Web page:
Those small bets take the form of minimum viable content.

What is minimum viable content?

The concept of minimum viable content comes from the Agile idea of a minimum viable product. “Minimum” means the smallest version that still achieves its goals, and “viable” means something that could survive in the market on its own. Minimum viable content is the smallest stand-alone content release that does at least one of these things:

  • Influences the behavior of your audience
  • Teaches you something about your audience

To this first bullet, minimum viable content brings about a specific behavior change for specific people engaged in specific activities. In this case, the content is aimed at a particular persona, and it has a defined goal: to influence the behavior of people who consume it. This definition is most closely aligned with Agile principles that value small bets and regular releases.

To the second bullet, minimum viable content proves or disproves a hypothesis about your audience. In this case, instead of influencing behavior, a piece of content might help you learn more about your audience’s preferences. This version of minimum viable content takes its cues from lean principles, specifically those outlined in Eric Ries’ book The Lean Startup.

Example of a minimum viable product: A car

Before we apply this idea to content, let’s consider how you might deliver a minimum viable product. Let’s say your team believes that the customer base wants a car. You hypothesize that by producing a particular output (the car), you will have a particular outcome (the target audience is happy and wants the car), which will result in a business impact in the form of revenue (people buy the car).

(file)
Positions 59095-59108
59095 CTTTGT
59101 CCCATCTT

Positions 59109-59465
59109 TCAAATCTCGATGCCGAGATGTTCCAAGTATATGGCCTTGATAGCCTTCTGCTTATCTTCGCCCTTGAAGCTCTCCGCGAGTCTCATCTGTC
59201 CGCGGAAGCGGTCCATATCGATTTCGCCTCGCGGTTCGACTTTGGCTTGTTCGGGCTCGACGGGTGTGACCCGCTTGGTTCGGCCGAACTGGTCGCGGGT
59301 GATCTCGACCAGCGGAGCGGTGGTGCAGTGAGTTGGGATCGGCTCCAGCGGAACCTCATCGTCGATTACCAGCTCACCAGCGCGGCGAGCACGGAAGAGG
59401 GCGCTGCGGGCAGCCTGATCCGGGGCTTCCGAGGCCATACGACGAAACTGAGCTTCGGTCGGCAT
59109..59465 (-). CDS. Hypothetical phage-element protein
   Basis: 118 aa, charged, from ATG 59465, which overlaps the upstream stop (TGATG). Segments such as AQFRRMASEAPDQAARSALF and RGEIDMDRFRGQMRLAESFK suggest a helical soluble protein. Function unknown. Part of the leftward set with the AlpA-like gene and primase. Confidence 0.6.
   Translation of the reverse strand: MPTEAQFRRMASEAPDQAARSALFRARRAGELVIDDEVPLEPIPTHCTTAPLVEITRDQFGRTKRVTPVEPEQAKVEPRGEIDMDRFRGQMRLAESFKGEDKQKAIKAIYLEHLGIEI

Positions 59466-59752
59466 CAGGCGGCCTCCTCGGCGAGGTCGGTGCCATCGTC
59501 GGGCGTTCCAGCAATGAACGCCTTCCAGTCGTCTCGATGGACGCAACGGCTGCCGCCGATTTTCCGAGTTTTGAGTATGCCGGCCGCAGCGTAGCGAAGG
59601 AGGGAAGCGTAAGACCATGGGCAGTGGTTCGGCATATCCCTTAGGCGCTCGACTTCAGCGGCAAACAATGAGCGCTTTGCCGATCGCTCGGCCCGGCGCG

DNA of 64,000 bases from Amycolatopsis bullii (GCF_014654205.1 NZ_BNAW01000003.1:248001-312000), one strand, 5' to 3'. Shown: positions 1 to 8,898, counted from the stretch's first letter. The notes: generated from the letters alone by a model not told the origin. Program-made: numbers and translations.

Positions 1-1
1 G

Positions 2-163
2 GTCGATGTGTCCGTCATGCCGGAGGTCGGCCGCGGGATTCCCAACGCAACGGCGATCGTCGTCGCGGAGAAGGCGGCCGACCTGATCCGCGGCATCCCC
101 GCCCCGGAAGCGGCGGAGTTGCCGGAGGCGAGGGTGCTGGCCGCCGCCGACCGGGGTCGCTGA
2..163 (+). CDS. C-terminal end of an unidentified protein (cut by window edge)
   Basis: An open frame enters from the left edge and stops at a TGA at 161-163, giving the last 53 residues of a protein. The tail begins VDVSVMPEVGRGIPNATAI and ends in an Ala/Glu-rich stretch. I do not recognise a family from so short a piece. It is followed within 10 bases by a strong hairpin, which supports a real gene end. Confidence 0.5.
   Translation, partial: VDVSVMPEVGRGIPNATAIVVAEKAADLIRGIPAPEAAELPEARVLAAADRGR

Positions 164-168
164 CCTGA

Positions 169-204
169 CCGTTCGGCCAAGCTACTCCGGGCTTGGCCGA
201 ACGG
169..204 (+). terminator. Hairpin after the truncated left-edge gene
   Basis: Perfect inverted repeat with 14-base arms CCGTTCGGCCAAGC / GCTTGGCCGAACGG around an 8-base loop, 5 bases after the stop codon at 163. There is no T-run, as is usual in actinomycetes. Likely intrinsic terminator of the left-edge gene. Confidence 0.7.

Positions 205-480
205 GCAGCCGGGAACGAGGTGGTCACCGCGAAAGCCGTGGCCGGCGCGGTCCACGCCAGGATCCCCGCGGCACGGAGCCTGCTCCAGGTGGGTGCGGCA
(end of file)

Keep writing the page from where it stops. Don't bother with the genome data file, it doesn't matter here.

Your team, however, doesn’t understand how to deliver a minimum viable product. You’ve broken up the release of the car into four stages, or iterations, which will be delivered one at a time. Iterations one, two, and three give you no insights into what customers want.

How NOT to deliver a minimum viable product
How NOT to deliver a minimum viable product

In iteration one, you produce a wheel. If customers are hoping for a vehicle, they’re going to be disappointed, as illustrated by the frowny face. In iteration two – two wheels on an axle – you still don’t have a minimum viable product; two wheels in isolation don’t help people who are looking for a way to get from place to place. Customers aren’t going to buy this pair of wheels. Iteration three, which lacks a mechanism for steering, continues to leave people unhappy and unwilling to buy.

Iterations one, two, and three are not viable products.

Iteration four finally provides a complete vehicle. Until this point, nobody has wanted anything to do with your output. You haven’t had any results to observe and learn from. What if your hypothesis was wrong, and the audience really wanted a boat, not a car? You would have wasted tons of time and resources…

COMMENTS

WORDPRESS: 0
DISQUS: 0